- The Washington Times - Monday, March 27, 2006

Today, even more than is usually the case, Israel is the Free World’s “canary in the mine shaft.” Its voters are poised to vote for a policy approach their American counterparts are being tempted to embrace in the months ahead. Call it the “disengagement delusion.”

Israeli polls suggest that the elections today will ratify an idea that former Prime Minister Ariel Sharon applied last year to the Gaza Strip and — but for a career-ending stroke — one he seemed determined next to apply to the West Bank: unilateral withdrawal of Jews from much, if not virtually all, of the disputed territories in which they had built fortifications, homes and communities in the decades since Israel wrested such lands from enemies trying to destroy it in the 1967 Six-Day War.

A barrier would then be completed to divide the Palestinians, who would assume full control over such ceded territories, from their Israeli neighbors. The theory, as Robert Frost famously put it, seems to be that “Good fences make good neighbors” — or at least this arrangement will make it possible for Israel to live with security next to bad ones.

If Israel’s voters do, in fact, give a mandate to Ehud Olmert, the man who now leads the Kadima Party created by Mr. Sharon in the months before his illness, they will actually be indulging in not one delusion, but two.

The first delusion is that the Israeli electorate is voting — as it has done time and time again over the past 14 years — for someone who promises them security in the face of an increasingly virulent threat from the Palestinian community. Currently, the Palestinians are led by Hamas, a terrorist organization explicitly committed to the destruction of the Jewish State. A succession of previous prime ministers have run on such a platform, then proceeded to indulge in various diplomatic maneuvers that have put Israel at still greater risk.

The second delusion is that what amounts to cutting-and-running — in this case, it is running behind a security fence, yet remaining within easy range of artillery and rocket fire — will make matters better. In fact, Mr. Olmert’s plan for turning over much of the high ground of the West Bank, its vital aquifers and strategic depth in the immediate wake of Hamas’ electoral victory can only embolden those and other Islamofascist enemies of freedom. It will compound the danger they pose, not only to Israel but to all of us.

This is not idle speculation. The results of Mr. Sharon’s earlier disengagement from Gaza are already evident: The ascendancy of the most unabashedly hostile of Israel’s foes; the creation of new Taliban-style safe-havens for terrorists (including al Qaeda); and a metastasizing threat as Russia, the European Union and the United Nations seek to legitimate Hamas, even as Kadima proposes to reward it with further territorial concessions.

Unfortunately, polls in America suggest that the voters in this country are prone to a similar strain of the disengagement delusion.

Majorities now declare their desire to withdraw from Iraq, evidence of the cumulative effect of relentless negative reports about the difficulties confronting Iraqis aspiring to freedom, and the Coalition forces seeking to help them.

Much as in Israel, American politicians, pundits and anti-war activists are blithely suggesting that disengaging from Iraq by pulling U.S. troops out will not only reduce the costs to us of conflict there. It supposedly will also mitigate international hostility against us, making us more secure. Nothing could be farther from the truth.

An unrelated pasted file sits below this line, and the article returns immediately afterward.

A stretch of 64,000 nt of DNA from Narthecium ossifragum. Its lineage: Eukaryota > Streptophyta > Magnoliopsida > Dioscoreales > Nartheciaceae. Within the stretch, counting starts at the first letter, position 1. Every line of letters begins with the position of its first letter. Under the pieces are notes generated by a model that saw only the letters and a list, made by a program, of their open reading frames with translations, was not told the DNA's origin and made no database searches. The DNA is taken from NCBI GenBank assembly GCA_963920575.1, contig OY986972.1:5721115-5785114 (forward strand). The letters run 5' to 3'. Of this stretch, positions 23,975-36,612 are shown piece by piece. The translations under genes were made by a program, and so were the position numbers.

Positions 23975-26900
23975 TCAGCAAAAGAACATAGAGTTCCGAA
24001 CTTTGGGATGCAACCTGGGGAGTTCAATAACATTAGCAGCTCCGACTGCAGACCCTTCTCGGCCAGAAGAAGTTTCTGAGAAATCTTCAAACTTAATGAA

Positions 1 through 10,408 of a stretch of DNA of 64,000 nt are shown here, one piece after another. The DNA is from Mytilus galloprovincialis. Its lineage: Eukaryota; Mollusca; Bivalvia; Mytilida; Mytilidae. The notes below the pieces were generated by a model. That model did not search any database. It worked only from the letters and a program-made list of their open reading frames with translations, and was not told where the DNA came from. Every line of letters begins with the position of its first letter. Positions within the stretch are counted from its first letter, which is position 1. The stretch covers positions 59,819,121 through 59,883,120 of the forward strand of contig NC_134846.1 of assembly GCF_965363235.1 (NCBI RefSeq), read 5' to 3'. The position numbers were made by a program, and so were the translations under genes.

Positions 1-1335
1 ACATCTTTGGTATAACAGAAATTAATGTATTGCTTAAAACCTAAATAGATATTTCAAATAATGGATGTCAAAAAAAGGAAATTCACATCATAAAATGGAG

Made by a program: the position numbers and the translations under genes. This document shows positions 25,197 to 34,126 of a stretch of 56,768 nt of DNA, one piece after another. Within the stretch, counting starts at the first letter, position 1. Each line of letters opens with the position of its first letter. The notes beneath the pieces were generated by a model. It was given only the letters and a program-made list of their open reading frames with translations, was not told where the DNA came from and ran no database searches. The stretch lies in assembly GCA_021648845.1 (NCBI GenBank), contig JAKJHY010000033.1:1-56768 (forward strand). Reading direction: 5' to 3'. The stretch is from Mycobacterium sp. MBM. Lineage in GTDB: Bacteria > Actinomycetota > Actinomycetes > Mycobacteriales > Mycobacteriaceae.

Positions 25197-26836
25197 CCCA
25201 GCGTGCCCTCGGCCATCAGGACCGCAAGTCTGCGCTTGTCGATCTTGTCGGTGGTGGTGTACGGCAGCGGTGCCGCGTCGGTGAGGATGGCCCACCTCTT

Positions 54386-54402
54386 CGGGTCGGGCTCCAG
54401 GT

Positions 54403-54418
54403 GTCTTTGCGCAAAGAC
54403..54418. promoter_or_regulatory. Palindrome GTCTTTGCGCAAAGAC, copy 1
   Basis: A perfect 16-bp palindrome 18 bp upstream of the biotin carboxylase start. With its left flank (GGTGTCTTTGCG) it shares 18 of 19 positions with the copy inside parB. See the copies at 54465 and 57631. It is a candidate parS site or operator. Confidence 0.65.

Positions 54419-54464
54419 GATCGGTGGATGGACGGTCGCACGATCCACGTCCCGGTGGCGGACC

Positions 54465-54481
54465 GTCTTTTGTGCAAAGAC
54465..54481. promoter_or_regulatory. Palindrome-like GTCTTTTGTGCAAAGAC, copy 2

As is the case for Israeli withdrawals, an American disengagement from Iraq under present circumstances will be portrayed by our enemies in-country — and among Islamofascist movements worldwide — as further proof of our inevitable defeat. It will encourage a redoubling of their deadly activities, not their slackening. Any respite will be as fleeting as it is artificial; the War for the Free World will simply be fought on different battlefields, including here in the United States.

A recent, shameful depiction by two prominent academics — one of whom is a dean at Harvard University — of American solidarity with the Jewish State as a product of some massive conspiracy they dub “the Israel Lobby” (of which the Center for Security Policy is said to be a part) misses an inconvenient, but far more plausible, explanation for what binds the two nations together: common values and common enemies, and the need to protect from the latter open societies that cherish the former.

Our ability to assure such protection is put at grave risk when one other common quality takes a holiday — common sense. It is understandable, but not acceptable, for voters to tire of the costs — human, financial and psychological — of being under assault. Another Harvard University professor (and psychiatrist), Dr. Kenneth Levin, has authored an excellent book on the phenomenon, “The Oslo Syndrome: Delusions of a People Under Siege.” As he put it recently:

“It is characteristic of people under siege or chronic attack — whether you’re talking about minorities that are marginalized, defamed and attacked or a small state under attack by larger neighbors — it is characteristic of portions of those populations to embrace the indictments, however bizarre, and to believe that if they perform in a way consistent with those indictments, then the siege will end.”

It is simply a delusion — and a highly dangerous one at that — to kid ourselves that the enemy will be mollified by the retreat they demand of us today. Only by remaining on offense can countries like Israel and the United States hope to prevail in this War for the Free World.

Frank J. Gaffney Jr. is president of the Center for Security Policy and a columnist for The Washington Times. He blogs at www.WarFooting.com.

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